Where have you always been?
Without always being aware of it, we demand too much from others.
Whether it is our spouse, our kids and employees (especially), or simply those who make our life more colorful — we always have demands.
Most of us however are anxious about asserting ourselves, about expressing our demands. Since childhood, we are told that we should be polite, put on a smile, and avoid attracting too much attention.
This makes us passive.
Instead of being aware that we have such and such demands, and then having a serious discussion with the people that are concerned — we feel frustrated because we want something to be one way, and the other behaves differently.
Out of this frustration, we poorly express our needs; in most cases it happens aggressively. And if the other person loves and cares about us, especially children and people who look up to us, we hurt them.
Depending on their trust, they may or may not conform to our “commands,” because yes, they are orders. And when they do, although they may feel ecstatic for receiving our validation — as a parent, a leader, a person who has been trusted with the responsibility of caring for others; we have failed.
The younger we are, the more malleable our brain is. This is nothing new. During childhood, we absorb information quickly and deeply.
In the case of the above, this means that for a child, or anyone who willingly opens to us — what happens is that such souls go about their lives, enslaved by people’s expectations from them.
It is less that society and others have too many expectations from them, and more that they project their past experiences on their present ones.
Like it happened with daddy decades ago, if we open ourselves to a teacher, a mentor or someone we admire and love (an authority), we want to get their validation. Even if it means doing things that are not aligned with who we are.
And because being what we are not is impossible; eventually, we break apart. We may push as hard as we want. We may experience some fun in the material domain, which isn’t complicated to have as long as we play with Newtonian physics. But eventually, we feel worn out.
And when we come to the realization that no matter how hard we tried, there was no way we could meet everyone’s expectations from us — we may feel terrible about ourselves.
For many days, weeks, months and sometimes years — we may drag a heavy cloud of guilt. For many nights, we may not sleep. For many mornings, we may fear opening our eyes and see that this burden is still there, like a shadow.
What you are encouraged to do at this point, if you are experiencing something similar, is to verbalize your feelings. You can do it on your own.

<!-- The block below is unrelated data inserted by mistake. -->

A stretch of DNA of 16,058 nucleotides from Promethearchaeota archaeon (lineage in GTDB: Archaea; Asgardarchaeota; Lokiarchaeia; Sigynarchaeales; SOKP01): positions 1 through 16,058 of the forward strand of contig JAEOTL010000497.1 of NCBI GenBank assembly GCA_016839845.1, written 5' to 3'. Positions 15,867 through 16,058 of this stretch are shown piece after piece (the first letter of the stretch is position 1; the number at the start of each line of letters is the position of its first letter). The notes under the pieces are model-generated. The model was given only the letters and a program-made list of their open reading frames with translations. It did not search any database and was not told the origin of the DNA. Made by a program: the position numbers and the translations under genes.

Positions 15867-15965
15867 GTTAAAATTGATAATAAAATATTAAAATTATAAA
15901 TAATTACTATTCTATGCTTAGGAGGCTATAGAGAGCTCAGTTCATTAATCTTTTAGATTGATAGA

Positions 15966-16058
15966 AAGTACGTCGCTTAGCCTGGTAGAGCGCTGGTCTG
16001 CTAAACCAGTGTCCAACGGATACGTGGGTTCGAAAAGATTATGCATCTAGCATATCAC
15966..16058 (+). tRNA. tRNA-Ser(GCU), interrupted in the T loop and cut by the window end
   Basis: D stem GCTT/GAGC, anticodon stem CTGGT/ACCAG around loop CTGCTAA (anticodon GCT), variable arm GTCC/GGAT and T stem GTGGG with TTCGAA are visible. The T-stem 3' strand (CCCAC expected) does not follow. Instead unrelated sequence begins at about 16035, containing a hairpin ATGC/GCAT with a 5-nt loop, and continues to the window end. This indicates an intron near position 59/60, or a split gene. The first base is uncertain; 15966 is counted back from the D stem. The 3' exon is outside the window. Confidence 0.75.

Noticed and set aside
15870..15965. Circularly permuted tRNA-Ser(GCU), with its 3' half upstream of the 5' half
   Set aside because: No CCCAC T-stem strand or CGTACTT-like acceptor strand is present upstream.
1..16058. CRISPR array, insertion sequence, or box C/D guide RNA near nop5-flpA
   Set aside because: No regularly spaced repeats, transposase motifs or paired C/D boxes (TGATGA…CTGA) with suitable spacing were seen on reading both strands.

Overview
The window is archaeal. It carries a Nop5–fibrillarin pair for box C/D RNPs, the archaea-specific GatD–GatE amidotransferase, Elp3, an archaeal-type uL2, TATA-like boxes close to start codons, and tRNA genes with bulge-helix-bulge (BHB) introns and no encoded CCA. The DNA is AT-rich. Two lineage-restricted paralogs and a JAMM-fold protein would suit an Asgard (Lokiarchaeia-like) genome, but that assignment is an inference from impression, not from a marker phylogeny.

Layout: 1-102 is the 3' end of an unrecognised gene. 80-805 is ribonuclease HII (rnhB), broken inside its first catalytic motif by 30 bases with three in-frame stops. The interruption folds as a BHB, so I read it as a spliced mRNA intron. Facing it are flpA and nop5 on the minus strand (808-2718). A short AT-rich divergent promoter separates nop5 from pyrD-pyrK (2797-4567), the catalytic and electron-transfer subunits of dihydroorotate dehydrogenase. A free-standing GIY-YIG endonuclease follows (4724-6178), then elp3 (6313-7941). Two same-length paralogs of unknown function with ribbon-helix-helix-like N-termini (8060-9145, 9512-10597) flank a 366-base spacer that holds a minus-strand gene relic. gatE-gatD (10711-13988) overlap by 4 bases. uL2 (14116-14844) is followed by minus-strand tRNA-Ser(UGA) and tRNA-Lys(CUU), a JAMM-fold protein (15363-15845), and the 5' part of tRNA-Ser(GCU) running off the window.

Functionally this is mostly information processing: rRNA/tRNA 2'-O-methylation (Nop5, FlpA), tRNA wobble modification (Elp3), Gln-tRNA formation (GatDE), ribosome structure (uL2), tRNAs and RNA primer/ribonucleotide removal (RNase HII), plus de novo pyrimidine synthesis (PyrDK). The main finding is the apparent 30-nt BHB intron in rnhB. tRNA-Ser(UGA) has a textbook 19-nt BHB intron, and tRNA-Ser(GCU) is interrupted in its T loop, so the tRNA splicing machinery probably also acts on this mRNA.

In being present with our suffering, and looking at it for what it is — not engaging in thought; we may come to the realization that we feel bad about ourselves for having “disappointed” the other.
Tears may come out.
It is less that society and others have too many expectations from us, and more that we have acquired limiting beliefs that cloud our reasoning. We project these deeper beliefs in our lives. And we behave according to them whether or not the other actually expects something from us.
Now, obviously we are all humans — we all have flaws. Most of us have expectations from people. But it is our duty and responsibility to keep those expectations in check. They’re ours. We shouldn’t pollute others’ lives with our unresolved issues.
That’s what it means to be mature.
If others have expectations from us, the same applies. Their problem. Not ours. Each one of us has to deal with his own stuff. And let others flourish at their own rhythm.
This is real love.
As we understand how, throughout the biggest part of our lives, we have been mean to ourselves — basically, to get some form of external validation; we realize that we have become a stranger to ourselves.
What do we want? Asking ourselves this question can almost makes us nervous. Me? You mean, I can say that I want something too?
Of course you can.
What do you want? What is aligned with the unique being that you are? What feels true for you? What feels right for you?
Do you want to sing all the time? Do you want to express your love for mankind, animals, plants, and beyond in creative ways? Do you want to sit at the beach, watch the sunset, and breathe deeply?
Your life is yours. You choose.
Yes, you may have to change some habits, get organized, and so on to get there. But in the mean time, look into yourself. Act on your inclinations. You have something to give. Share it with us.
And, live for you.
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